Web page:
Maryland Rule 8-131(a) states that, "[o]rdinarily, the appellate court will not decide any other issue unless it plainly appears by the record to have been raised in or decided by the trial court." We have previously stated that "[U]nless a defendant makes timely objections in the lower court or makes his feelings known to that court, he will be considered to have waived them and he cannot now raise such objections on appeal." Breakfield v. State, 195 Md.App. 377, 390 (2010) (internal citations and quotations omitted). "This Court has repeatedly stated that we will not decide an issue unless it plainly appears to have been decided below." Id. (quoting Sutton v. State, 139 Md.App. 412, 424 (2001)). Accordingly, we hold that by failing to argue res judicata before the trial court, appellant failed to preserve that argument.
B. Res judicata
Even assuming appellant had preserved his res judicata argument, we perceive no error. It is well-established that res judicata applies in criminal cases as well as civil cases. Cook v. State, 281 Md. 665, 668 (citations omitted), cert. denied, 439 U.S. 839 (1978). Res judicata has three elements:
Cochran v. Griffith Energy Servs., Inc., 426 Md. 134, 140 (2012) (citation and quotation marks omitted). The parties focus their attention on the second element.
We are aware of no Maryland cases, and the parties cite none, with a fact pattern identical to the unusual facts before us. Appellant, however, cites two cases which he argues are instructive and support the application of res judicata here: Knox v. Pa. Bd. Of Prob. & Parole, 588 A.2d 79 (Pa. Commw. Ct. 1991) and Shumate v. State, 718 N.E.2d 1133 (Ind. Ct. App. 1999). We find neither case persuasive.
In Knox, petitioner Gregory Knox was convicted of both robbery and possessing implements of a crime in 1983. Knox, 588 A.2d at 80. He was paroled in 1988. Id. A year later, a parole agent charged Knox with three violations of "general parole condition 4" based on the fact that he had been convicted of three counts of retail theft in 1989. Id. At Knox's parole revocation hearing, a hearing examiner for the parole board found that a district magistrate—not a court of record—had convicted Knox, and that the evidence did not establish, by a preponderance, that Knox had been convicted of three counts of retail theft. Id. at 80-81. Five days later, the parole agent recharged Knox with the same three violations of "general parole condition 4" except that these charges were based on technical violations rather than the convictions. Id. at 81. This time, the hearing examiner found that Knox had failed to comply with "general parole condition 4" by a preponderance of the evidence and the parole board ordered him to serve nine months of "backtime." Id. Knox appealed his sentence, arguing that because the hearing examiner dismissed the charges against him for theft at the first hearing, the parole board was precluded from finding him guilty based on the same conduct at the second hearing. Id. The Commonwealth Court agreed with Knox, and explained that,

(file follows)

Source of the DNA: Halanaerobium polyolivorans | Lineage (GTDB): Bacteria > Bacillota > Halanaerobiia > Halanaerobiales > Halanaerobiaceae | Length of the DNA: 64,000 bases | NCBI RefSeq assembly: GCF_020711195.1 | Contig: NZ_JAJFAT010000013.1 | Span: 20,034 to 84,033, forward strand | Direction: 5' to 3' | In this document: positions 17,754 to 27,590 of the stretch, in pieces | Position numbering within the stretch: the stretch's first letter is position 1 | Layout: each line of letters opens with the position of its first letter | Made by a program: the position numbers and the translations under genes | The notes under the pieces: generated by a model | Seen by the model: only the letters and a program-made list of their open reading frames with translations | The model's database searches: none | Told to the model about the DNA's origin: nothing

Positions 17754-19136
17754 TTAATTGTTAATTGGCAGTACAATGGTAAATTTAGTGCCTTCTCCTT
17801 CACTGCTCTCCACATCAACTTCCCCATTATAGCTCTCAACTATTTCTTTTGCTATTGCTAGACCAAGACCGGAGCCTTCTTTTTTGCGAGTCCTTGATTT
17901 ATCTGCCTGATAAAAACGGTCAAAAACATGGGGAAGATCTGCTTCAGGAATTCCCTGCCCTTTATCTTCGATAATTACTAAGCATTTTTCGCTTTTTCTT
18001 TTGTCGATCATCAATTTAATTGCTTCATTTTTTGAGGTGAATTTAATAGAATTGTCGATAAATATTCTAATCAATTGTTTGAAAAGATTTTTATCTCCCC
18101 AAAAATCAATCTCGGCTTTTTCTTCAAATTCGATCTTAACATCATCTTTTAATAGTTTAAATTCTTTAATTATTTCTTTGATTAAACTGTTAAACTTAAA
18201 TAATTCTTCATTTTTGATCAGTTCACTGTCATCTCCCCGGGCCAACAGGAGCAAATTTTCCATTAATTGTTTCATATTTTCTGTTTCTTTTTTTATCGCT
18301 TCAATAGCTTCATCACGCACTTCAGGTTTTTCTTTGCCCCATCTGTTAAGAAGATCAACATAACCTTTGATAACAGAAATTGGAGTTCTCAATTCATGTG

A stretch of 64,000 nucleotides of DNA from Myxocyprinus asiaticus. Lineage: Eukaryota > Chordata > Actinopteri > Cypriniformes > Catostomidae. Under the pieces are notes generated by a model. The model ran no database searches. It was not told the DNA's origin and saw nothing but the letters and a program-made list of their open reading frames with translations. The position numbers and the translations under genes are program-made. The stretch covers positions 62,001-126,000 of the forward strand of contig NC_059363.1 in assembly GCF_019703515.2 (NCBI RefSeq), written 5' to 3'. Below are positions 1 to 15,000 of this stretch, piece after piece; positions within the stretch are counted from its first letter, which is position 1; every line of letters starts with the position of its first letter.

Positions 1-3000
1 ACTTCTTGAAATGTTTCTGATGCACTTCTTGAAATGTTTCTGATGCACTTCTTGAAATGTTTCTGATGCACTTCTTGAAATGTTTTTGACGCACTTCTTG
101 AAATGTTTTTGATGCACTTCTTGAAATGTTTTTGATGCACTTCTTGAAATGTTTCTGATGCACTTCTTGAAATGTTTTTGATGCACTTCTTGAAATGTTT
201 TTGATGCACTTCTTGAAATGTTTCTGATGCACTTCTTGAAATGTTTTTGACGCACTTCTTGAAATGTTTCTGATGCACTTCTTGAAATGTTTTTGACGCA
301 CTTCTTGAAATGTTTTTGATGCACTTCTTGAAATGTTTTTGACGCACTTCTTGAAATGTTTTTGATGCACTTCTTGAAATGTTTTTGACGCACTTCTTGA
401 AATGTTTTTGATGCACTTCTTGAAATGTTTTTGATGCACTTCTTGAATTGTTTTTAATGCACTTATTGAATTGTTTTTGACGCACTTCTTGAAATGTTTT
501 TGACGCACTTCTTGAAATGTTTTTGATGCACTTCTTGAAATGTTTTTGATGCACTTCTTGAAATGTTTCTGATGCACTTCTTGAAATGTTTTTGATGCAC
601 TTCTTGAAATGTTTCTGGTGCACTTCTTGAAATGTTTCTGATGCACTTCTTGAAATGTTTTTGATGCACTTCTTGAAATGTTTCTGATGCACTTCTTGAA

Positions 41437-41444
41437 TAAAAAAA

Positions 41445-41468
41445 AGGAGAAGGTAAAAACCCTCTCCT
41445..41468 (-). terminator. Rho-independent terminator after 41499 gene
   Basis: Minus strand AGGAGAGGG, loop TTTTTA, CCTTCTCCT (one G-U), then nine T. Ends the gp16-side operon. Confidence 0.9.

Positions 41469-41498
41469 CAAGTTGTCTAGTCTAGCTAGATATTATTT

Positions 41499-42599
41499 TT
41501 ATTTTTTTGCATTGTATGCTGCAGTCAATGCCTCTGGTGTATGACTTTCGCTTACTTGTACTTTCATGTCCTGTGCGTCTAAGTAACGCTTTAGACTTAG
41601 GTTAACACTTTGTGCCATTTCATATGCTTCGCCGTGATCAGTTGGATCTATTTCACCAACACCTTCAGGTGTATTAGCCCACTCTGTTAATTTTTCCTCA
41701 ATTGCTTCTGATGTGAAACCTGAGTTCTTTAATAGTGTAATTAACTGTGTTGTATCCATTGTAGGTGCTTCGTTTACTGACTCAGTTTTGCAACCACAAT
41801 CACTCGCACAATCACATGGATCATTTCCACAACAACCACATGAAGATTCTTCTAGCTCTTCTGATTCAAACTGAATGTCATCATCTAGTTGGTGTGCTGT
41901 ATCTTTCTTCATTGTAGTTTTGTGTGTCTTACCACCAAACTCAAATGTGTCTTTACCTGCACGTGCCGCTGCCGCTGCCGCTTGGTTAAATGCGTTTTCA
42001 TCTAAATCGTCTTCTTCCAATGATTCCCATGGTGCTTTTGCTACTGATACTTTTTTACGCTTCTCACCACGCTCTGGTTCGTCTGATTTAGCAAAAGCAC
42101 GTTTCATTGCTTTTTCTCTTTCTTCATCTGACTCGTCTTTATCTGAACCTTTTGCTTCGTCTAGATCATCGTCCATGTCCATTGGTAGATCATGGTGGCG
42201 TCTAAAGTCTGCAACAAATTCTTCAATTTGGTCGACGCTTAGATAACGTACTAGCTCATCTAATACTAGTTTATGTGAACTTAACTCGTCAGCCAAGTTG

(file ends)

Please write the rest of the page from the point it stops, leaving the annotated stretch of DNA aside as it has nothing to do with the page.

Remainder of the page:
Id. at 82 (emphasis added). Res judicata precluded the parole board from charging Knox with violating different parole rules based on the same conduct—the retail thefts.
Knox is distinguishable from this case. In Knox, the parole board premised its parole revocation on the retail thefts. Although the parole board characterized the parole violations as "technical violations" rather than actual convictions, the Commonwealth Court recognized that the conduct bringing about the violations stemmed from the same conduct at issue in the first revocation hearing, the retail thefts. The parole board, in essence, had tried to "chang[e] its decision and [find Knox] guilty of technically violating his parole based on the same conduct." Id. at 81 (emphasis added). Whereas in Knox the second violation hearing was based on the same conduct—the retail thefts—here, appellant's second violation hearing was based on alleged violations separate from the marijuana conviction. The trial court found appellant in violation of the following: not reporting to his agent, not proving his employment, and not informing his agent where he was living. Because the trial court relied on different conduct in finding that appellant violated his probation, res judicata under Knox does not apply here.
Appellant next relies on Shumate. In Shumate, Clinton W. Shumate was convicted in an Indiana court of dealing controlled substances in 1992 and sentenced to ten years, with the first four to be served in prison, and the last six to be served while on probation. 718 N.E.3d at 1134. In 1997, a person named Clinton W. Shumate was convicted of a misdemeanor in Ohio. Id. The State, believing the two Clinton W. Shumates to be the same person, successfully revoked Shumate's probation. Id. Shumate appealed. Id. The Indiana Court of Appeals reversed Shumate's probation revocation, holding that the State had failed to prove by a preponderance of the evidence that the same Shumate had been convicted in Ohio. Id. Following that reversal, the trial court held a second probation revocation hearing in which the State proved that the same Shumate on probation in Indiana had been convicted of a misdemeanor in Ohio. Id. The trial court then revoked Shumate's probation.
Shumate appealed the revocation of probation, arguing, among other things, that res judicata precluded the relitigation of a claim after final judgment. Id. at 1135. Specifically, Shumate argued that the decision reversing the revocation constituted a final judgment on the merits. Id. The Indiana Court of Appeals agreed and held that "the reversal of the trial court's judgment revoking Shumate's probation was a judgment on the merits, and that it satisfie[d] the `judgment on the merits' element of res judicata."
Whereas in Shumate the State of Indiana sought to revoke probation based on a conviction from Ohio at both revocation hearings, here, the trial court explicitly stated that appellant's second probation revocation was based on violations completely distinct from those at the first hearing. Like Knox, Shumate is inapposite.